The Oversight Group for the Agreement will meet regularly in order to take an active role in addressing any major disputes that arise ensuring compliance with the relevant terms of the agreement over its remaining term.

The Public Services Committee of ICTU recognises the value of this payment but has advised the management side that outstanding issues will be pursued in the further talks to take place following the initial report of the Public Service Pay Commission.

ENDS


Statement by Minister Donohoe on implementation of Lansdowne Road Agreement

Following Labour Court Recommendations (CD/16/321& CD/16/322) in respect of the Garda Associations, the Minister for Public Expenditure and Reform, Paschal Donohoe, T.D, announced a two-phased approach to securing the future of collective pay agreements: Phase 1 to address anomalies arising from the recommendations; and Phase 2 to negotiate a successor to the Lansdowne Road Agreement.

Government priorities for the Phase 1 negotiations were to:

  1. secure the continued implementation of the Lansdowne Road Agreement;
  2. maintain the productivity, industrial peace and stability provided by the Agreement, which are of critical importance to the country and its international reputation; and
  3. ensure that issues of mutual concern to the parties are addressed in a fair and reasonable way but, above all, in a manner that safeguards existing government expenditure commitments and the broader fiscal position.

Under the first phase, parties to the Lansdowne Agreement were invited to discussions under Section 6 (oversight and governance arrangements) of the Agreement. These discussions were to address anomalies arising from the Labour Court recommendations on Garda Síochána.

Commenting on these discussions, the Minister said: ‘This Government believes in the value of collective agreements and is taking steps to support the continued implementation of the Lansdowne Road Agreement’.

“A collective approach to public service pay is vital to our national interest as it provides for the stable industrial relations environment which has been a pillar of our domestic recovery and restored international reputation. Collective agreements deliver public service reform, secure productivity improvements and allow for strong fiscal planning – where pay increases are negotiated fairly and budgeted for on a multi-annual basis. This allows us to balance pay increases in the public service with other societal priorities including improvements in housing and health care.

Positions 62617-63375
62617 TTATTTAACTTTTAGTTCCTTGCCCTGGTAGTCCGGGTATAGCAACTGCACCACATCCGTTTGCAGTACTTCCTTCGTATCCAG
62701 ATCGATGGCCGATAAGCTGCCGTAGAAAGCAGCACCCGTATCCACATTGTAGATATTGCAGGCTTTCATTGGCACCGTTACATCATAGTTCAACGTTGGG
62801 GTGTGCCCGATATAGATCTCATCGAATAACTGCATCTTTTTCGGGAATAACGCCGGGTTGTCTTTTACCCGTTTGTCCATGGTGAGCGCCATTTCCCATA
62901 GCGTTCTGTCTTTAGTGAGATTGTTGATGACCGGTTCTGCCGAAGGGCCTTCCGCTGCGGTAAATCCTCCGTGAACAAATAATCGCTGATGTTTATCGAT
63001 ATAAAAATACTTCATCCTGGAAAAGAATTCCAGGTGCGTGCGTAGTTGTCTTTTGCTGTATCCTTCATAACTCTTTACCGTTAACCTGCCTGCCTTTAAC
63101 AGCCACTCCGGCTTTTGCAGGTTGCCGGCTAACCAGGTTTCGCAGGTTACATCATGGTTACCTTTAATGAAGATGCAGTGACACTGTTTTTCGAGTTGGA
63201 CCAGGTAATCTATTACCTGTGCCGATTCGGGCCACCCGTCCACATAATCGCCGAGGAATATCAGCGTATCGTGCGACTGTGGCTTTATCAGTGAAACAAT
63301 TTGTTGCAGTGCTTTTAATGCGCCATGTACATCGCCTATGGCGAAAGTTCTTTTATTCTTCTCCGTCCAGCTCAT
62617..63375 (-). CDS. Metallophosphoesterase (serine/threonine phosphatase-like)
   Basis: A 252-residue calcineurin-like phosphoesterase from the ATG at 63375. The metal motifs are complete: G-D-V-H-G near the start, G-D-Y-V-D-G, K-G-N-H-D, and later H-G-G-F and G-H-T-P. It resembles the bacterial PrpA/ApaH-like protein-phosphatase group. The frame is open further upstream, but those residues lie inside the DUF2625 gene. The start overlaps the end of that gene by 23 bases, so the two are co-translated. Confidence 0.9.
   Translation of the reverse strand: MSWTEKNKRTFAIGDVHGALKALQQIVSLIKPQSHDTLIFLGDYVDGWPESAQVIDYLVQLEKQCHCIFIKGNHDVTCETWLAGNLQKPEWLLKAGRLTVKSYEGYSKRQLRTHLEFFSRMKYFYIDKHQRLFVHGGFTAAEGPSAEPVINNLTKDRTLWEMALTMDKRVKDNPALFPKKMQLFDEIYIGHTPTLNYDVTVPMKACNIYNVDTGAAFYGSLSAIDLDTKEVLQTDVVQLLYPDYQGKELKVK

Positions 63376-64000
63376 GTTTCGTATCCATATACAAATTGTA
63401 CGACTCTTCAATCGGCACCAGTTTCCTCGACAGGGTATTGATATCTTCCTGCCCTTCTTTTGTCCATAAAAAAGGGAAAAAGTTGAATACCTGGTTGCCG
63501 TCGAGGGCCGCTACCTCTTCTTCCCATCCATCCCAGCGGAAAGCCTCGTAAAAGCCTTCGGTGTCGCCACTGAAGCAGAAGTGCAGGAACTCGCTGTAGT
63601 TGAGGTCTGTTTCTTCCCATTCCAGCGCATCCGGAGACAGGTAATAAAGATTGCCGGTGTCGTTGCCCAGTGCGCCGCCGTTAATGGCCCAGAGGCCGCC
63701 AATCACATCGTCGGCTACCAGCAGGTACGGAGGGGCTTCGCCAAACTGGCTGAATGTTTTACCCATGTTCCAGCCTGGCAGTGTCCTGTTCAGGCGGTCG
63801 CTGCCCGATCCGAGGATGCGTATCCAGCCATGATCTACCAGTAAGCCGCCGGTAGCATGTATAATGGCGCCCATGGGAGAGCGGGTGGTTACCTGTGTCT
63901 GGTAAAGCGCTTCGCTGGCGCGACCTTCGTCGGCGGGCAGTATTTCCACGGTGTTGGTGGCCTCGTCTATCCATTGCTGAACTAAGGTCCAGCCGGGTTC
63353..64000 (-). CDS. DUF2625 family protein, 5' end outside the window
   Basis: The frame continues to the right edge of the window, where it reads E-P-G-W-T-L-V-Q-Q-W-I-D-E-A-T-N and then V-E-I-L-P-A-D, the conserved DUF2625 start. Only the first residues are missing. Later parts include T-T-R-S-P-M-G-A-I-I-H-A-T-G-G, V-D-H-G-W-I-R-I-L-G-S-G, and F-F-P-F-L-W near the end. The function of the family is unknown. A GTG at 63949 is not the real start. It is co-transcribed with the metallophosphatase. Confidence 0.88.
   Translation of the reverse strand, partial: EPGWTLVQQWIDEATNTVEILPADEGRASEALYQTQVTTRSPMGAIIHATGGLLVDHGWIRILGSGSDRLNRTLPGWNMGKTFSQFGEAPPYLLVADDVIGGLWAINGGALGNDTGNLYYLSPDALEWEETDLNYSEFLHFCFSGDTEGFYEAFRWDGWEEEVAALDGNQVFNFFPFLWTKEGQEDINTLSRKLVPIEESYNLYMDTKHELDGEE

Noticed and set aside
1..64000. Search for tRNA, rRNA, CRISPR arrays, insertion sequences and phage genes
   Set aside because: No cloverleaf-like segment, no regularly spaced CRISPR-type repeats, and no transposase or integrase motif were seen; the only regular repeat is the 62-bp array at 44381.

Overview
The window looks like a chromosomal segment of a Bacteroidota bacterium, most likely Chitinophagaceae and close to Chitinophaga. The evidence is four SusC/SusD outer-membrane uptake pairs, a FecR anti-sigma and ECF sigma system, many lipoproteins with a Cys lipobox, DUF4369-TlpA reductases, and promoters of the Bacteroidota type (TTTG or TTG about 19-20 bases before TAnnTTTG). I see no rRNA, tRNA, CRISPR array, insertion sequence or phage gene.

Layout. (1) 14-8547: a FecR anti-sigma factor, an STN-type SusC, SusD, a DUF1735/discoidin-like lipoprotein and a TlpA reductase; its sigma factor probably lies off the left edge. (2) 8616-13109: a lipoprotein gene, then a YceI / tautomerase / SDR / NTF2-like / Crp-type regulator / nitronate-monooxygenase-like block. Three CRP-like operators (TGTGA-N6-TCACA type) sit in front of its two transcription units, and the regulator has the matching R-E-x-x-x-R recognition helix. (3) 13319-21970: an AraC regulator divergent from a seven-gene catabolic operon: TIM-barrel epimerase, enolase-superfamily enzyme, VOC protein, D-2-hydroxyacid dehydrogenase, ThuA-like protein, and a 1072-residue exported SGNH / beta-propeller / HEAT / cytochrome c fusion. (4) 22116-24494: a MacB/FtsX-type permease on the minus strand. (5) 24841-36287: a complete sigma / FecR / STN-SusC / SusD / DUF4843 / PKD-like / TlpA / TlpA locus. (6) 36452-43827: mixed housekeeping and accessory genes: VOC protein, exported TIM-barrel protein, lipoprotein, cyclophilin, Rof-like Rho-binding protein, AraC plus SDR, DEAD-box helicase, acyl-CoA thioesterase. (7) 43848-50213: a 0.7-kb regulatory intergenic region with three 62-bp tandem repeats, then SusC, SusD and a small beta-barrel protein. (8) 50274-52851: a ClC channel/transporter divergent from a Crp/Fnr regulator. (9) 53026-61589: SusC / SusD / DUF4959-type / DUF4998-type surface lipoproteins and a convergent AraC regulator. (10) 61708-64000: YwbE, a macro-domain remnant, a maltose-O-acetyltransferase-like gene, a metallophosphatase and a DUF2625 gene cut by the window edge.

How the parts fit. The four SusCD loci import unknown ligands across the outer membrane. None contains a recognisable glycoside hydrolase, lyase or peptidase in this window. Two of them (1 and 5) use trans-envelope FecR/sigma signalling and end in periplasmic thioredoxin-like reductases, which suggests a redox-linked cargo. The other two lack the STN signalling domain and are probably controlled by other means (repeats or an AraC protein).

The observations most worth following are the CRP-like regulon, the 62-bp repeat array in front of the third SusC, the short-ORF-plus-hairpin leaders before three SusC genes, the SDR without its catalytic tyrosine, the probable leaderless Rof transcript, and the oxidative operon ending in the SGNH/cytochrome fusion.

“The Labour Court Recommendation on Garda pay issued on 3rd of November last had serious implications for the continued viability of the Lansdowne Road Agreement and this needed to be addressed.”

This process of engagement between public service management and the Public Service Committee of ICTU has now been completed.

In acknowledgement of the anomaly that has arisen, the Government in its capacity as the public service employer, has agreed to an increase in annualised salaries of €1,000 for the period April to August 2017 inclusive for:

  • those on annualised salaries up to €65,000;
  • who are parties to the Lansdowne Road Agreement; and
  • who do not stand to benefit from the Labour Court recommendations (CD/16/321 & CD/16/322) issued in respect of the Garda Associations.

These increases are estimated to cost approximately €120m and will be met from available public resources, taking into account the scope for reallocation of expenditure, while also ensuring that core public services are not adversely impacted as a result of this decision.

Preparatory work for Phase 2 has commenced, with parties making submissions to the Public Service Pay Commission. An initial report from the Commission is expected in Q2 2017. This report will provide inputs on how the unwinding of FEMPI legislation can be best managed in the context of the national finances.

Once this report is available, the Government intends to initiate negotiations on a successor to the Lansdowne Road Agreement ahead of Budget 2018 considerations.

ENDS